A 25-year-old man presented with left thigh pain for 30 days without any history of significant trauma. He was a military recruit with history of running 5 miles a day for last 5 years and was running 20 miles a day for last 30 days before he developed pain. Examination revealed pain to palpation along the proximal medial and lateral left thigh. Range of motion was painful and limited. Radiograph of left hip showed fracture line in the neck of femur extending into the superior neck indicating a tension side stress fracture [Figure 1]. Since the fracture was partially displaced and in varus was planned for surgical intervention. Patient was operated with closed reduction and internal fixation with dynamic hip screw and a derotation screw [Figure 2]. Was started on partial weight bearing for 4 weeks then to full weight bearing. Serial radiographs taken showed consolidation of the fracture [Figure 3]. At 1-year patient was asymptomatic with a full range of movements of the hip.
Figure 1: Preoperative radiograph showing fracture neck of left femur

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Figure 2: Preoperative radiograph showing good reduction and fixation with dynamic hip screw and derotation screw

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Figure 3: One-year follow-up radiograph showing good consolidation of the fracture

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  Discussion Top


Stress fractures of the neck of femur are well described in the literature. Normal bone that is subjected to excessive stress can develop fatigue fractures. Bone remodels in response to repetitive submaximal stresses. With increased stress, the bone does not remodel sufficiently to accommodate for the rapid bone breakdown that can eventually lead to microfractures and stress fracture. [3] Fatigue fractures that occur in young individuals are often a result of repetitive athletic activity. Distance runners, dancers, and military recruits are commonly affected and are at an increased risk to developing stress fractures in the hip. [4]

The femoral neck is subjected to loading forces several times body weight and with stands considerable tensile and compressive forces. Tensile forces occur at the superior aspect of the femoral neck, whereas compressive forces occur at the inferior aspect. [4] Tension side femoral neck stress fractures are at higher risk of nonunion and displacement. [5] Femoral neck stress fracture has many associated complications such nonunion, malunion, avascular necrosis and arthritis. Treatment is based on the anatomic location. Tensile side fractures needs internal fixation because of their propensity for complications. Compression side fractures can be treated conservatively but needs regular radiographic evaluation to look for any displacement.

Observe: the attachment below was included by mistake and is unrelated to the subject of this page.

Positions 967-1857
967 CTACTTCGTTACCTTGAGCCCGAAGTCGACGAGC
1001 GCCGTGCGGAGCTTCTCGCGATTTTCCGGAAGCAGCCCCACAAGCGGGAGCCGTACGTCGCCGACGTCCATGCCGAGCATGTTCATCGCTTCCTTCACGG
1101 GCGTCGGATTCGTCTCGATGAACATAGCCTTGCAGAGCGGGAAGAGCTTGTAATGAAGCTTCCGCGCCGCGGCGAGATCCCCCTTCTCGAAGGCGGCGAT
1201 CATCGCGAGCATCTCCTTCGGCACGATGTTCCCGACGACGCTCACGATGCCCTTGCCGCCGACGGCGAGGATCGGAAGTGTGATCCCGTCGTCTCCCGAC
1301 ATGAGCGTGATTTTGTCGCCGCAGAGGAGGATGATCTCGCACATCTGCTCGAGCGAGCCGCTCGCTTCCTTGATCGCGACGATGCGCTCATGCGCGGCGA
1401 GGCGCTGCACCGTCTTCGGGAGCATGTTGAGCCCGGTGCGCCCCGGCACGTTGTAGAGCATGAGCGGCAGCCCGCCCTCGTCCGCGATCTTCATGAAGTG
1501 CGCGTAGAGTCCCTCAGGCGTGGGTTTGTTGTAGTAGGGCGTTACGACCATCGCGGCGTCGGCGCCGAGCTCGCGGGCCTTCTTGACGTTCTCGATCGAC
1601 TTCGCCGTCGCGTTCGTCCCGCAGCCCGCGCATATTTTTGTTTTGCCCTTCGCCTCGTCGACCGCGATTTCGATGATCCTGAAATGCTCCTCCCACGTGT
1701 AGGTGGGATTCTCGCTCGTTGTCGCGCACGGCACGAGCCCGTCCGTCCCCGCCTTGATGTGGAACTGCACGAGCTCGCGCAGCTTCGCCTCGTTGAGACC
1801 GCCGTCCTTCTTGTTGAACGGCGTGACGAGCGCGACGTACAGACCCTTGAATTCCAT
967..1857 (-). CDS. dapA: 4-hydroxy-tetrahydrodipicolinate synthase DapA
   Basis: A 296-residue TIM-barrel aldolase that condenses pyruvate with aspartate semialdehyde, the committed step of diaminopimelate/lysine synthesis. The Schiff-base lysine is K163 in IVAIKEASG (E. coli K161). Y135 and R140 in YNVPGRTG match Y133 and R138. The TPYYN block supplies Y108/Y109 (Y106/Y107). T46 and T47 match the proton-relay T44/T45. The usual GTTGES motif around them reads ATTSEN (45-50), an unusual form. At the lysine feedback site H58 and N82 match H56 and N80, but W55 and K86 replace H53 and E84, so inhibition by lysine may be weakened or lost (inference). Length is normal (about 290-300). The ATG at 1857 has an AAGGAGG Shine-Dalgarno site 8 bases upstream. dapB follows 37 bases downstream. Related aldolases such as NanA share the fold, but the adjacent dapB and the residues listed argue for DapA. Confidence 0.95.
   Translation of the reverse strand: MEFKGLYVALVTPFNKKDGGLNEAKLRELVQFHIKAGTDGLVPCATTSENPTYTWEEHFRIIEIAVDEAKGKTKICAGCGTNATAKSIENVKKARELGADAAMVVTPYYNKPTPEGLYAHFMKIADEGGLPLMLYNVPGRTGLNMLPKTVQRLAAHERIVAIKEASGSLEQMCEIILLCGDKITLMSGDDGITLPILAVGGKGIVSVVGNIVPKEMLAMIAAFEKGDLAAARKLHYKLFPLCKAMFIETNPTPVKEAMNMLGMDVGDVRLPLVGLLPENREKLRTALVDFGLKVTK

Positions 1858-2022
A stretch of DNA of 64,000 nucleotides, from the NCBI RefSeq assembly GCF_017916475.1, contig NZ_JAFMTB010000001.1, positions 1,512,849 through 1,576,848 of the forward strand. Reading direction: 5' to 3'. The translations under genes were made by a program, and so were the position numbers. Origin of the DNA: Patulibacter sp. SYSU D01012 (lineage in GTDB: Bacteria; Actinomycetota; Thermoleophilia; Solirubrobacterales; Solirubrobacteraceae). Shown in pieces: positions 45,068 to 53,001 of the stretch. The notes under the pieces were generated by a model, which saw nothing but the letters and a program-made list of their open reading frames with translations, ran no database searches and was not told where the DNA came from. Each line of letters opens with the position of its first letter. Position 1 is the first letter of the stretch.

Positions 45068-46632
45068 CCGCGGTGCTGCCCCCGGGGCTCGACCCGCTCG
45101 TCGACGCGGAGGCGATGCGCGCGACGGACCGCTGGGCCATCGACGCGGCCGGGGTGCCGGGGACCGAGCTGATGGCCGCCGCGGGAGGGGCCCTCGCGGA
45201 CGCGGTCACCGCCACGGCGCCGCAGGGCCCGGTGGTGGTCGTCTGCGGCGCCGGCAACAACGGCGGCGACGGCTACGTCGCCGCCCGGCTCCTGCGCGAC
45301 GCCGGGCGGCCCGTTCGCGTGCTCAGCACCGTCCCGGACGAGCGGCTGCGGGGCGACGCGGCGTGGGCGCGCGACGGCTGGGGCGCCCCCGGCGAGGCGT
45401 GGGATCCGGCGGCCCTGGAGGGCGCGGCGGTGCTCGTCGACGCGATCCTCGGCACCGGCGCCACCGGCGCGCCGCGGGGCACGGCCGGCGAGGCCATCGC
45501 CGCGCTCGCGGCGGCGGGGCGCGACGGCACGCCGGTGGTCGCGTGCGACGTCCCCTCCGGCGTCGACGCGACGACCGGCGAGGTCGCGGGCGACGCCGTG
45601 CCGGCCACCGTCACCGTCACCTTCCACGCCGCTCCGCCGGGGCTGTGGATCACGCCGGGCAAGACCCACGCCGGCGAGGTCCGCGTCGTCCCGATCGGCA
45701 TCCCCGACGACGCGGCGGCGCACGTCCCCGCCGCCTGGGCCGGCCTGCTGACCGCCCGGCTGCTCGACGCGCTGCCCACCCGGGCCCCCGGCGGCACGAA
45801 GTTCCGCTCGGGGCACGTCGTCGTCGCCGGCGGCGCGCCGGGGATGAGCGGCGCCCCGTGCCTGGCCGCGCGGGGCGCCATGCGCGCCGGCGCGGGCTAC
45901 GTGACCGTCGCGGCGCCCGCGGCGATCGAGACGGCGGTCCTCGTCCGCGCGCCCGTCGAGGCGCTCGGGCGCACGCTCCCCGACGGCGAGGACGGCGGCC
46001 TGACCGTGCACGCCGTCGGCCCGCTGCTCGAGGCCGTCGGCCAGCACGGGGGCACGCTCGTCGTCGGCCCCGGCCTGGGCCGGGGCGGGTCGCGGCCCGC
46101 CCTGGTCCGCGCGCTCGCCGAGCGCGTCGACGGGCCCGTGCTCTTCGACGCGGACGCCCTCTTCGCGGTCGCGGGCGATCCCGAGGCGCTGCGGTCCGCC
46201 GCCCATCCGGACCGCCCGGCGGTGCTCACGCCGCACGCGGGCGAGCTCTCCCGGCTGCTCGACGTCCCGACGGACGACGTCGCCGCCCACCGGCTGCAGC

Conclusion Top


Here we have reported a case of stress fracture of the neck of femur which was treated surgically. It's important to recognize these fractures early as there are high chances of displacement resulting in increased risk of complications. We suggest immediate anatomical reduction and stable internal fixation to prevent complications and early mobilization to decrease the morbidity.

 
  References Top

1.
Fullerton LR Jr, Snowdy HA. Femoral neck stress fractures. Am J Sports Med 1988;16:365-77.  Back to cited text no. 1
    
2.
Volpin G, Hoerer D, Groisman G, Zaltzman S, Stein H. Stress fractures of the femoral neck following strenuous activity. J Orthop Trauma 1990;4:394-8.  Back to cited text no. 2
    
3.
Jones BH, Harris JM, Vinh TN, Rubin C. Exercise-induced stress fractures and stress reactions of bone: Epidemiology, etiology, and classification. Exerc Sport Sci Rev 1989;17:379-422.  Back to cited text no. 3
[PUBMED]    
4.
Egol KA, Koval KJ, Kummer F, Frankel VH. Stress fractures of the femoral neck. Clin Orthop Relat Res 1998;348:72-8.  Back to cited text no. 4
    
5.
DeFranco MJ, Recht M, Schils J, Parker RD. Stress fractures of the femur in athletes. Clin Sports Med 2006;25:89-103, ix.  Back to cited text no. 5
    


    Figures

  [Figure 1], [Figure 2], [Figure 3]



 

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Discussion